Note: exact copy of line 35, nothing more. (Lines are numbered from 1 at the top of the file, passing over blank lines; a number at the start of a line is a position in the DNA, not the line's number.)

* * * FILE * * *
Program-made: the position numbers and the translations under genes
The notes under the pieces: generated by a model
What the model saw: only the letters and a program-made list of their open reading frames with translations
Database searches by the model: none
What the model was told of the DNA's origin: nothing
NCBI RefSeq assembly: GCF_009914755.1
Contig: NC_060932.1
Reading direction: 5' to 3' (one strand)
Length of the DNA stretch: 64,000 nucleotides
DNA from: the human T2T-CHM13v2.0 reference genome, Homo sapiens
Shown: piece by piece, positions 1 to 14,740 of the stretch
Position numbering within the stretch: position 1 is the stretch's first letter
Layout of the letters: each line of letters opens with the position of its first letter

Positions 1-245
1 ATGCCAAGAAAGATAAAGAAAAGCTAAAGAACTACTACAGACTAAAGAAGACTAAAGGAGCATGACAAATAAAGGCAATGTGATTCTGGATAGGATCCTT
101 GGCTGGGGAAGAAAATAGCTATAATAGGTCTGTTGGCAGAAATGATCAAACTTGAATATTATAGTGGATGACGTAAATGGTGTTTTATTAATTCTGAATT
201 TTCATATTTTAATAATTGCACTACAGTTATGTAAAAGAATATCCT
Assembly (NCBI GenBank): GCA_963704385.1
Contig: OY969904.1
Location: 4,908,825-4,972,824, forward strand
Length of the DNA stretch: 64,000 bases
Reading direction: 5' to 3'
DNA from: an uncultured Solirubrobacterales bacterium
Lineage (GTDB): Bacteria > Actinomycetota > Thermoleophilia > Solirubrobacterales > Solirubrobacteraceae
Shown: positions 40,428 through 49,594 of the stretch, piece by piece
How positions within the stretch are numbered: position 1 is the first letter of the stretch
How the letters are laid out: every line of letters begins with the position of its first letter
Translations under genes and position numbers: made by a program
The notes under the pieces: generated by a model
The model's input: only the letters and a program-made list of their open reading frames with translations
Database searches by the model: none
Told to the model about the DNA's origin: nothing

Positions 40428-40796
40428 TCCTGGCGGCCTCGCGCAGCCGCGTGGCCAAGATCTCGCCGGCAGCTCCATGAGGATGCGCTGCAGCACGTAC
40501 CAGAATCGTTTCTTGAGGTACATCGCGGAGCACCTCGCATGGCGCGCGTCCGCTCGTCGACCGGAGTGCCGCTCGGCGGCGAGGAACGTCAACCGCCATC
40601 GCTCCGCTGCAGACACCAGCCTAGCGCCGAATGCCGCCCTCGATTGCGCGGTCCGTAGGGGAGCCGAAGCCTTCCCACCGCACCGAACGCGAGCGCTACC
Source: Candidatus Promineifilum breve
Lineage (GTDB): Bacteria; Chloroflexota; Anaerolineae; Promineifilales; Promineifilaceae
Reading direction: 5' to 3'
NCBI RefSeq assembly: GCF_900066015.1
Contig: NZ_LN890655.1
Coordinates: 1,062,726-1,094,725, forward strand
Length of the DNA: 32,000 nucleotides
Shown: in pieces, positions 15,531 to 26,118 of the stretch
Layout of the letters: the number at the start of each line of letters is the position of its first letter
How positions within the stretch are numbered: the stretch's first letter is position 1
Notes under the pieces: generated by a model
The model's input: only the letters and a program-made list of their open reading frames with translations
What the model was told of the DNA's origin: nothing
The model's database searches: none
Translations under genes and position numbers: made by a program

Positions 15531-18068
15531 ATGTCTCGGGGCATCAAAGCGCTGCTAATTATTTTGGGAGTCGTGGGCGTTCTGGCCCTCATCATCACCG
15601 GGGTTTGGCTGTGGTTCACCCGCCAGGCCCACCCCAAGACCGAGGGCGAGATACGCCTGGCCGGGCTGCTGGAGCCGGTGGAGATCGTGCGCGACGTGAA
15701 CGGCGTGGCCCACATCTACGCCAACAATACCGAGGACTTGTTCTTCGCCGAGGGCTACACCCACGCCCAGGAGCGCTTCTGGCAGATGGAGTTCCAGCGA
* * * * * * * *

40501 CAGAATCGTTTCTTGAGGTACATCGCGGAGCACCTCGCATGGCGCGCGTCCGCTCGTCGACCGGAGTGCCGCTCGGCGGCGAGGAACGTCAACCGCCATC